17. 17. Social constructed?<br />There is a relation between discourses and social activities<br />Understanding is ultimately based on doing, our understandings derive from our doings. But discourses transform these practices in ways which safeguard the interests at stake in a given social context.<br />DiscourseDoing: What? Why? Plus ideas and attributes<br />Actual example: Status Aparte: LGO? UPG?influences the social act voting<br />17<br />
  18. 18. Discourse  Doing: What? Why? Plus ideas and attributes<br />Ideas and attributes:<br />Evaluations: a value<br />Purposes<br />Legitimating: reasons why particular things should be done in particular ways, by particular people, etc. <br />(advertising, political discourse  the art of persuasion ) <br />18<br />
  19. 19. The Anatomy of Discourse (1)<br />Actions: the things people do, the activities that make up the social practice and their chronological order<br />Manner: the way in which (some of or all of) the actions are performed. (e.g. slowly, energetically, graciously, based on anger)<br />Actors: people (also animals) involved in the practice, and then different roles in which they are involved (for instance active and passive roles)<br />Presentation: is the way in which actors are dressed and groomed. All social pratices have their rules of presentation, although they differ in kind and degree of strictness<br />19<br />
  20. 20. 20<br />
  21. 21. The Anatomy of Discourse (2)<br />Resources: the tools and materials needed to enact a social practice<br />Times: Inevitably social practices are timed, they take place at certain times, and they last for certain amounts of time<br />Spaces: the spaces where the social action takes place, including the way they should be arranged to make the practice possible<br />In reality all these elements must be part of the way a social practice is actually enacted. But texts/discourses may include only some of them, and so do the discourses on which these texts draw their content. Knowledge is selectiveand what it selects depends on the interests and purposes of the sender(s) (institutions) that have foster the knowledge<br />Being critical literate is being aware of this fact!<br />21<br />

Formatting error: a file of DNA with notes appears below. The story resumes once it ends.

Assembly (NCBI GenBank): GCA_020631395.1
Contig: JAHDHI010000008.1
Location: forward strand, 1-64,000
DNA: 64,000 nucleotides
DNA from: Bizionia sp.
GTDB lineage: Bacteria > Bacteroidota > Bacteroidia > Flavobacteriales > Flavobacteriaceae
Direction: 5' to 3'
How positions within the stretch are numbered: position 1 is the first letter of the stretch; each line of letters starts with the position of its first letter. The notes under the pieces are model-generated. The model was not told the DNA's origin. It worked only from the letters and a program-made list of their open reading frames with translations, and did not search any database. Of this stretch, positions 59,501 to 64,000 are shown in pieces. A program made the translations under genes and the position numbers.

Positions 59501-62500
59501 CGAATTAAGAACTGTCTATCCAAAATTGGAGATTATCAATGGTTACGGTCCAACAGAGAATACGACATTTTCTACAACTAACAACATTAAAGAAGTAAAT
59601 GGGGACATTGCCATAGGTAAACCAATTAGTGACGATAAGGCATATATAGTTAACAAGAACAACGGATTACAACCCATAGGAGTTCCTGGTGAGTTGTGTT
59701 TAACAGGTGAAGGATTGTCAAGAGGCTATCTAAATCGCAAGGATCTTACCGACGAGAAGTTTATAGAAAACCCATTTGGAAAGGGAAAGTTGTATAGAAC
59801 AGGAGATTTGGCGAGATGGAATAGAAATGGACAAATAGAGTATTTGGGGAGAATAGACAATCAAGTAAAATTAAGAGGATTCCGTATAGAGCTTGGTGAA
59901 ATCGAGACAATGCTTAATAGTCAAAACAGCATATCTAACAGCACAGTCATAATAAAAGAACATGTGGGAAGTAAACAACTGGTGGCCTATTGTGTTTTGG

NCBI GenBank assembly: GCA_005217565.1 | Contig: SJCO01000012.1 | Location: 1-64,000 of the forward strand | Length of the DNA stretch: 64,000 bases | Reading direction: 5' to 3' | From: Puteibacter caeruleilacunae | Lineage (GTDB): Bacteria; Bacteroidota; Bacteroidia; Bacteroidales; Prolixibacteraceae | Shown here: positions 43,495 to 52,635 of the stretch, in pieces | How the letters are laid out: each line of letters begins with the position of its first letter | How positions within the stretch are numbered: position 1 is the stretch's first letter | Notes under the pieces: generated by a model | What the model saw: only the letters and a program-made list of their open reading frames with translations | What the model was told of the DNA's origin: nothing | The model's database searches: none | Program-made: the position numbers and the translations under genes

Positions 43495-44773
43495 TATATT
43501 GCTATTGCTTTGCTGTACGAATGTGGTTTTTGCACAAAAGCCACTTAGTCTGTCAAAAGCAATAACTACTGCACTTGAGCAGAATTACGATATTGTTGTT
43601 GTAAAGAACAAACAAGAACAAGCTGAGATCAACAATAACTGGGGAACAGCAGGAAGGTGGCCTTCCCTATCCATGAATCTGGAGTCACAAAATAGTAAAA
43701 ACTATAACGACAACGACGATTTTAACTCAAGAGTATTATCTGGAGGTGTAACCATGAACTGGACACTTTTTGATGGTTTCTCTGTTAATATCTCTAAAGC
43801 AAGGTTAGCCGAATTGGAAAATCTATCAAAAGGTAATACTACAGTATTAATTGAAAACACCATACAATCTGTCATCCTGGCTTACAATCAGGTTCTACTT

22. 22. Social practices represented in Written texts:<br />Written texts include only 2 elements of the social practice, the actions and the medium through which they are realized. <br />Not represented are the writer and the reader, and the circumstances of writing and reading –time, place and grooming etc-<br />22<br />
  23. 23. How is reality changed into discourse?<br />4 basic types of transformation of reality:<br />Exclusion: discourses can exclude elements of social practice<br />Rearrangement: Discourses can rearrange the elements of social practices, for instance when it ‘detemporalizes’ elements which in reality have a specific order, or when it imposes a specific order on actions which in reality do not need to take place in any specific order<br />Addition: discourses can add elements to the representation (purposes, evaluations, legitimations)<br />Substitution: discourse substitutes concepts with other concepts<br />Being critical literacy is being aware of the strategies that are applied in order to construct reality<br />23<br />
  24. 24. Assignment:<br />The social construction of women in different ads during the 70’s, 80’s, 90’s and now etc.<br />Please look at the following ads and answer the following questions:<br />Which of parts that constitute a social practice (components of the anatomy of discourse) are present in the following discourse practice? (Identify and elaborate on each part that is present in this specific discourse practice) (see sheets 19 en 21)<br />What is the underlying message? (if you could describe the message in a couple of statements , what would these statements be? (the message is not always explicit, this can be discursive present in the discourse)<br />How is the woman being socially constructed in this discourse? <br />What does the ad tell us of the social context it is embedded in? What does it say about the gender roles?What is the relationship between women and men? (history, culture, social convention, political context etc.)<br />24<br />
  25. 25. 25<br />
  26. 26. 26<br />
  27. 27. 27<br />
  28. 28. 28<br />
  29. 29. 29<br />
  30. 30. 30<br />
  31. 31. 31<br />
  32. 32. 32<br />
  33. 33. 33<br />
  34. 34. 34<br />
  35. 35. 35<br />